The Appalachian Trail from Georgia to Maine
The Appalachian Trail from Georgia to Maine

Planning the Trip

There are a number of essential elements to planning for an AT thru-hike. First, a prospective thru-hiker must decide whether to hike the trail from north to south or from south to north. Most thru-hikers hike the trail from south to north starting in the early spring. That way, they follow the warmth from the south spreading northward as spring progresses toward summer. In fact the book written by Earl Shaffer, the original thru-hiker, was entitled “Walking with Spring”. There are some who hike north to south. In many cases they start in the fall and try to keep ahead of the cold weather of late fall and winter as they hike south. Our schedule fit in perfectly with the crowd that hiked south to north so we didn’t have to deliberate too long about that.

The next thing we had to plan for was how to supply ourselves during the trip. All other backpacking trips we had taken were short enough to buy food for the entire trip, eat it as we went, and be done with it all by the time we reached our destination. The longest continuous time we had backpacked had been a week. On a 5 – 6 month thru-hike, we had to resupply. There were two ways we considered:

· The first was to buy food for the entire trip before setting out, pack it up into several boxes, and send the boxes out to various post offices in towns that the trail either passed through or went close to. We would have labeled the boxes “General Delivery – to be picked up by an Appalachian Trail thru-hiker” with our name and address. Then we would have appeared at the post office and shown an ID to retrieve the package. This had the advantage of ensuring that there was ample time to shop for the right kinds of food and get the best prices beforehand instead of relying on what stores along the way were stocked with. It would protect us from ourselves when it came to spending – since our supplies were already bought and waiting for us in post offices along the way, we wouldn’t be able to spend up all our money too soon and not have enough to buy food later in the trip. It also meant that we wouldn’t carry as much money with us.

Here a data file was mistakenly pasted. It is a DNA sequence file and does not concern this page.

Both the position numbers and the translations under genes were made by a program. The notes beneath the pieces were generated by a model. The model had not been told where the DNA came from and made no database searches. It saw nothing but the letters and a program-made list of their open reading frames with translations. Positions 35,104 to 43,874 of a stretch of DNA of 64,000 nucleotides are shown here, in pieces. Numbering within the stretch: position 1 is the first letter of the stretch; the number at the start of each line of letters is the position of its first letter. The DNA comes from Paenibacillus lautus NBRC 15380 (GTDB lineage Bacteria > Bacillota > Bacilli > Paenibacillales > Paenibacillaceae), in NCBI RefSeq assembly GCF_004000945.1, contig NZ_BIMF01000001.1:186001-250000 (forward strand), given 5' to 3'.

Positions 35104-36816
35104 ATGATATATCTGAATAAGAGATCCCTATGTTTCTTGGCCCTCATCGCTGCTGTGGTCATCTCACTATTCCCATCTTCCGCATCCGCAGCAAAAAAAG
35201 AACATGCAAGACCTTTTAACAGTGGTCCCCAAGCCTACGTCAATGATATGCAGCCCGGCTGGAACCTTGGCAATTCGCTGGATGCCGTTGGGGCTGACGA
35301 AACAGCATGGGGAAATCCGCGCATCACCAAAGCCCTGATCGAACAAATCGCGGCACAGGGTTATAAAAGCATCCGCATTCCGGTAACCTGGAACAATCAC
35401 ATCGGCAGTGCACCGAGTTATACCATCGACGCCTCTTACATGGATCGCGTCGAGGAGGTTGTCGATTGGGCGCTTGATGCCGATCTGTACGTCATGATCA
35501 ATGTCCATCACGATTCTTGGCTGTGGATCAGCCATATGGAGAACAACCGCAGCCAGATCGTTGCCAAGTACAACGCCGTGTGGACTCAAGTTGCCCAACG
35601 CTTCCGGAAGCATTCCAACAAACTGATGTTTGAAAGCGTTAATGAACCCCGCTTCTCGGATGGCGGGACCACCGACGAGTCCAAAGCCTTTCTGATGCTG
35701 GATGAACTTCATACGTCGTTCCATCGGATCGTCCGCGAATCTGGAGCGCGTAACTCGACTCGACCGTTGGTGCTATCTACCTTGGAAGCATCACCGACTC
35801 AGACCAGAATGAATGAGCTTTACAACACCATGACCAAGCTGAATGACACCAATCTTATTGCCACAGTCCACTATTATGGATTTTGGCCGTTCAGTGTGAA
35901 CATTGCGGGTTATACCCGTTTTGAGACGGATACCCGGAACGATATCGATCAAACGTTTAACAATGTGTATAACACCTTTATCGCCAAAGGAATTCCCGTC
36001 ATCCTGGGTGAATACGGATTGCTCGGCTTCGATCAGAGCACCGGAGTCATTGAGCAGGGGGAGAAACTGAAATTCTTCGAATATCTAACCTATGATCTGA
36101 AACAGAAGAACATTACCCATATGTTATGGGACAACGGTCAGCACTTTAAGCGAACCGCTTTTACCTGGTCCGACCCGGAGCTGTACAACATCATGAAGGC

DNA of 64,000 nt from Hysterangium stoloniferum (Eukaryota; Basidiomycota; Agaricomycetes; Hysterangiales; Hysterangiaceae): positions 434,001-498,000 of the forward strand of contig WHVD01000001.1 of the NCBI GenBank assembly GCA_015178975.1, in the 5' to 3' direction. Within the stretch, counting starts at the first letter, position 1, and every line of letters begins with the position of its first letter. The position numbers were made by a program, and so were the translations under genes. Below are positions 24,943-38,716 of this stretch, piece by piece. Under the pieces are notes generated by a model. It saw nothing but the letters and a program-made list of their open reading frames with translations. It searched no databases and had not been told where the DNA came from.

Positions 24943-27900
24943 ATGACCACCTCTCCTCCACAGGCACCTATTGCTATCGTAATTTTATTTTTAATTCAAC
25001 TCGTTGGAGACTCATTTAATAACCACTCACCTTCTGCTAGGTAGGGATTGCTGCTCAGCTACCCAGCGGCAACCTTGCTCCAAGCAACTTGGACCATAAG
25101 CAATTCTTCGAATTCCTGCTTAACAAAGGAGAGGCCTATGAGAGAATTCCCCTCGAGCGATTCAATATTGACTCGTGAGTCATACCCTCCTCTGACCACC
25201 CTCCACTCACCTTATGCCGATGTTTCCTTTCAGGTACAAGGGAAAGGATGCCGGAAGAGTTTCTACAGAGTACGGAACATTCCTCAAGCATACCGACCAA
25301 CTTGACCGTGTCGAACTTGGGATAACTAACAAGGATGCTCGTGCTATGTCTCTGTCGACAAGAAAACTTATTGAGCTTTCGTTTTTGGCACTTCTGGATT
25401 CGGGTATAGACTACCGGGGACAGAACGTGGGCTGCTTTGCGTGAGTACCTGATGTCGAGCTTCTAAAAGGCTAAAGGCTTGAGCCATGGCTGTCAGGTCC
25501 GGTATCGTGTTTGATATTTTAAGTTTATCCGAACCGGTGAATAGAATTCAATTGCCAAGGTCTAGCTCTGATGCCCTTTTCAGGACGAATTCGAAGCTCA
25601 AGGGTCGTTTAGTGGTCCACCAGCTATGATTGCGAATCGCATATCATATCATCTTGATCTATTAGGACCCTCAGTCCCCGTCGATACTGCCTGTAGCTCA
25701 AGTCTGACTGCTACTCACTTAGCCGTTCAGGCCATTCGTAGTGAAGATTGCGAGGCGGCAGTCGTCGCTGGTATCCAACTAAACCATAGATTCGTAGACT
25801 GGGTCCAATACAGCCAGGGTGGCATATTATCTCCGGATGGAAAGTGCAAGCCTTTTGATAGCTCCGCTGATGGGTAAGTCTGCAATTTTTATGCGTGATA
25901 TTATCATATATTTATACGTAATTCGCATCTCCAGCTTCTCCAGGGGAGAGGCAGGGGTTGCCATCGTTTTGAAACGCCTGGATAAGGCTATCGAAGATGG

· The second way was the flip side of the first approach. It was to carry money and have the flexibility to buy food and other supplies as we needed it. We could then make adjustments as we experienced the trail and figured out the best strategies for feeding ourselves along the way. We would have to be careful about our spending, and we would need access to a lot of money or immediate spending power of some sort. It was this option that appealed to Dave and I the most. We liked the flexibility it gave us. It didn’t lock us into a strict schedule, and we believed the mailed supply package approach might stick us with types of food and supplies that we didn’t like or that didn't work as well as we hoped before we started.


The question with the second option was how to carry the money. If I had been embarking on my trip in these times, the answer for me would have been obvious – use a credit card and set up some automatic payments through my bank. In those days, as an 18-year old with no steady job, a credit card was out of the question. Dave and I had both managed to save up about $1,200 for our trip, but we had no intention of carrying that much cash with us. Instead we went to the bank and bought traveler’s checks. We both carried packets of $20.00 traveler’s checks – my packet contained 60 checks. That plus the little bit of cash we carried in our wallets was what we set off into the woods with. If our checks were lost or stolen, we had the signed receipts kept separately from the checks so we could recover our money. We just had to hope that everyone we encountered along the way would be willing to accept traveler’s checks – even in some very out of the way places that didn’t see too many tourists. As it turned out, acceptance of our traveler’s checks was not a problem at all. I can’t remember a single instance of anyone refusing to accept a traveler’s check in payment for anything.